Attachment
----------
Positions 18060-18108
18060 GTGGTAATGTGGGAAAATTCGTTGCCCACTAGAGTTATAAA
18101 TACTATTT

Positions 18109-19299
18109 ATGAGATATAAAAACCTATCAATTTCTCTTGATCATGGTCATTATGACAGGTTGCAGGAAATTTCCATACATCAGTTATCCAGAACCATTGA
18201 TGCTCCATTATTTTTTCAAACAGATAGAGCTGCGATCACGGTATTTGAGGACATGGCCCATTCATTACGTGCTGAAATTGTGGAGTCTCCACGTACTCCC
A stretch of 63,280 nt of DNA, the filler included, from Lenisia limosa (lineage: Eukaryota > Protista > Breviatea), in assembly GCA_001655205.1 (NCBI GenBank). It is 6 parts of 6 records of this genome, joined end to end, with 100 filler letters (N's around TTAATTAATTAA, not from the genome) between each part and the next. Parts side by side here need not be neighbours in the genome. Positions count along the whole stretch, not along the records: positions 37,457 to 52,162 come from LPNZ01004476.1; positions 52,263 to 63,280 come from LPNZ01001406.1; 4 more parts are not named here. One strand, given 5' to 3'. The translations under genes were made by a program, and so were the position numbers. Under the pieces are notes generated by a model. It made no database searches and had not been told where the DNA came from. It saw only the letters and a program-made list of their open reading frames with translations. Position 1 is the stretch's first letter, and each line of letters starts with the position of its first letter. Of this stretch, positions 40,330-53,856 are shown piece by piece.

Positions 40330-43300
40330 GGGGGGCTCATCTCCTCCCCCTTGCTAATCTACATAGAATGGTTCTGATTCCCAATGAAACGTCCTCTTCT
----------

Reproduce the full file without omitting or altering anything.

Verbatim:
Positions 18060-18108
18060 GTGGTAATGTGGGAAAATTCGTTGCCCACTAGAGTTATAAA
18101 TACTATTT

Positions 18109-19299
18109 ATGAGATATAAAAACCTATCAATTTCTCTTGATCATGGTCATTATGACAGGTTGCAGGAAATTTCCATACATCAGTTATCCAGAACCATTGA
18201 TGCTCCATTATTTTTTCAAACAGATAGAGCTGCGATCACGGTATTTGAGGACATGGCCCATTCATTACGTGCTGAAATTGTGGAGTCTCCACGTACTCCC
A stretch of 63,280 nt of DNA, the filler included, from Lenisia limosa (lineage: Eukaryota > Protista > Breviatea), in assembly GCA_001655205.1 (NCBI GenBank). It is 6 parts of 6 records of this genome, joined end to end, with 100 filler letters (N's around TTAATTAATTAA, not from the genome) between each part and the next. Parts side by side here need not be neighbours in the genome. Positions count along the whole stretch, not along the records: positions 37,457 to 52,162 come from LPNZ01004476.1; positions 52,263 to 63,280 come from LPNZ01001406.1; 4 more parts are not named here. One strand, given 5' to 3'. The translations under genes were made by a program, and so were the position numbers. Under the pieces are notes generated by a model. It made no database searches and had not been told where the DNA came from. It saw only the letters and a program-made list of their open reading frames with translations. Position 1 is the stretch's first letter, and each line of letters starts with the position of its first letter. Of this stretch, positions 40,330-53,856 are shown piece by piece.

Positions 40330-43300
40330 GGGGGGCTCATCTCCTCCCCCTTGCTAATCTACATAGAATGGTTCTGATTCCCAATGAAACGTCCTCTTCT